William E.C. Parker
Mr. Parker continues to help clients resolve all aspects of complex family and estate law matters.
Mr. Parker also acts as a Mediator and is a qualified Family Law Arbitrator. Bill enjoys most aiding and seeing Clients move through and beyond personal family challenges. Mr. Parker graduated from Queen’s University Law School at Kingston, where he was awarded the Charles R. Webster Scholarship for academic and athletic achievement. He was called to the Bar of Ontario in 1994, after articling at a major Toronto law firm.
Mr. Parker instructed in the Estates Section and the Family Law Section of the Law Society of Upper Canada’s Bar Admission Course. He is a trained Collaborative Family Law lawyer and an Ontario Family Law Arbitrator. He was also a panel lawyer for the Office of the Public Guardian & Trustee. Mr. Parker speaks for the Canadian Bar Association, Ontario Section, on Life and Estate Planning topics and as a panelist in Continuing Legal Education programs in both Family Law and Estate programs. Mr. Parker is a member of the Estates and Trust and Family Law Sections of the Canadian Bar Association and the Society of Trusts and Estate Practitioners.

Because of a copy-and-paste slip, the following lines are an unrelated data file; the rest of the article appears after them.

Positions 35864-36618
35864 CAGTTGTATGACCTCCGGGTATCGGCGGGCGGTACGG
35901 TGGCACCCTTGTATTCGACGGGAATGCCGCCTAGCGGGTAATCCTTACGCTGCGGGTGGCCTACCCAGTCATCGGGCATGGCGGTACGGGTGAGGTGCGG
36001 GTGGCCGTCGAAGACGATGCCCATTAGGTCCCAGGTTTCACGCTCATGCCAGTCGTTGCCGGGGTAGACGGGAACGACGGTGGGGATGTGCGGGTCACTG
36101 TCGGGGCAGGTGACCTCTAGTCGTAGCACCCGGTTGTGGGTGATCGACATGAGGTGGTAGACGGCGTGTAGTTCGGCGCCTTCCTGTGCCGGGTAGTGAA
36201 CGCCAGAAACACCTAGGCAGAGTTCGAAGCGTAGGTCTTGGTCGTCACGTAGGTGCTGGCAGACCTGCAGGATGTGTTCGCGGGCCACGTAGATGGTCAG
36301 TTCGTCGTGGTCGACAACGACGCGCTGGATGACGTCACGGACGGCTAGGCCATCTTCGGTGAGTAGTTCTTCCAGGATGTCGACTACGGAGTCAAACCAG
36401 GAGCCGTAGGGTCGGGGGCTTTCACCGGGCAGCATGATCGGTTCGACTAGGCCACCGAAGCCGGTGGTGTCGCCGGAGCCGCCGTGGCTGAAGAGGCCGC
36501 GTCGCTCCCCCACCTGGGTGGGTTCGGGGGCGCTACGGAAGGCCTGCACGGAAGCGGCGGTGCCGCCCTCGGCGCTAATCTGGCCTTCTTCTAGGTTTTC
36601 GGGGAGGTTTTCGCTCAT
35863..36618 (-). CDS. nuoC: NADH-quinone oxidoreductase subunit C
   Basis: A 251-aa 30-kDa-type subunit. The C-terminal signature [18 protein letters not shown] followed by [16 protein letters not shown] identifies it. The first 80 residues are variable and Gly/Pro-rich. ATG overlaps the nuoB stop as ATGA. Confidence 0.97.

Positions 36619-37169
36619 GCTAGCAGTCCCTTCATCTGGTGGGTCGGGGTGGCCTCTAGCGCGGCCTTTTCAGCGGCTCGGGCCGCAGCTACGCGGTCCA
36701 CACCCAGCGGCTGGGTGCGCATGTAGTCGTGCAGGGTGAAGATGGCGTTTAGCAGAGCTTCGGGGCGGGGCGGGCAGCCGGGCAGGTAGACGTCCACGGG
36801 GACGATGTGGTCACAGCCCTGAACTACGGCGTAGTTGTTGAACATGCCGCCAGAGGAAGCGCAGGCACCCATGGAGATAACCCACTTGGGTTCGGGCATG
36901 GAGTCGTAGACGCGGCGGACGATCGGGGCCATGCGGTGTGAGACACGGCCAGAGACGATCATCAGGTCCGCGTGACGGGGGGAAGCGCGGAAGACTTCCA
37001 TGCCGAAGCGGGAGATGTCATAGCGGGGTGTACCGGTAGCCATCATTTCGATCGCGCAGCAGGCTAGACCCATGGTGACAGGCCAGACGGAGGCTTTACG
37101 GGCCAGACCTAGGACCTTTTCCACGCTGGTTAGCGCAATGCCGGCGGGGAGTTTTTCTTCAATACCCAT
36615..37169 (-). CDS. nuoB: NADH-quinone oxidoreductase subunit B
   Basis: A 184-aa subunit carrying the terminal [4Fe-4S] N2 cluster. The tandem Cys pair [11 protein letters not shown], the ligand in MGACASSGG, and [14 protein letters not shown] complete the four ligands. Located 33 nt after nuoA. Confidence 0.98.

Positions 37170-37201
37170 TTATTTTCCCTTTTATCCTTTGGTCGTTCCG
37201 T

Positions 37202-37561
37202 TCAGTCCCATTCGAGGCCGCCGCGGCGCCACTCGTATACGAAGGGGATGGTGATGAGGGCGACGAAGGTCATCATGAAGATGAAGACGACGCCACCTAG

Mr. Parker advocates and assists Clients in all facets of Family, Estate and Trust law matters. Mr. Parker litigates Family, Divorce and Estate litigation matters where necessary. He routinely negotiates resolutions in Family Law and Estate matters, in a Collaborative Process or in the traditional legal model, as well. He also helps clients as a Family Law Mediator, an Estate Mediator or Arbitrator, solving or determining disputes among separated spouses and disgruntled Trustees and Beneficiaries.
- His dad died. His “step mother” didn’t tell him or invite him to the funeral. When he found out, he confronted his “step mother”. They argued. She told him that his dad left everything to her in his will. He hired Mr. Parker. They challenged the validity of the will and he received hundreds of thousands of dollars, almost one-half of his dad’s estate.
- He left her. She asked for support. When it wasn’t forthcoming in a reasonable manner, she commenced proceedings. He defended. He swore he earned approximately $60,000 per year. Little happened. She changed lawyers. Mr. Parker obtained an Order that he obtain a proper income report and a valuation of his business. He didn’t deliver any report as ordered. They brought a Motion for interim support, seeking a finding of income of more than ten times the husband’s sworn statement on which to base child and spousal support. An income report was eventually produced. The husband then took the position his income for support purposes was $200,000. They continued and argued. The Court found the husband’s income to be $557,000, and ordered the resulting support for the parties’ children and the wife.
Mr. Parker has also been counsel and helped clients in some of the following reported cases:
- Whittick v. Woodall, 2011 ONSC 557
- Ramlochan v. Ramlochan, 2010 ONSC 4323
- Ying (Cindy) Zheng v. Long Zheng, 2012 ONSC 3045
- Kaupp v. Kaupp, 2008 ABQB 372 (CanLII)
- Denuzzo v. McLachlin, 2005 ONSC 34823
- Llitchev v. Yevstigneev, 2003 ONSC 45938
- Gartley v. Thibert, 2002 ONSC 2726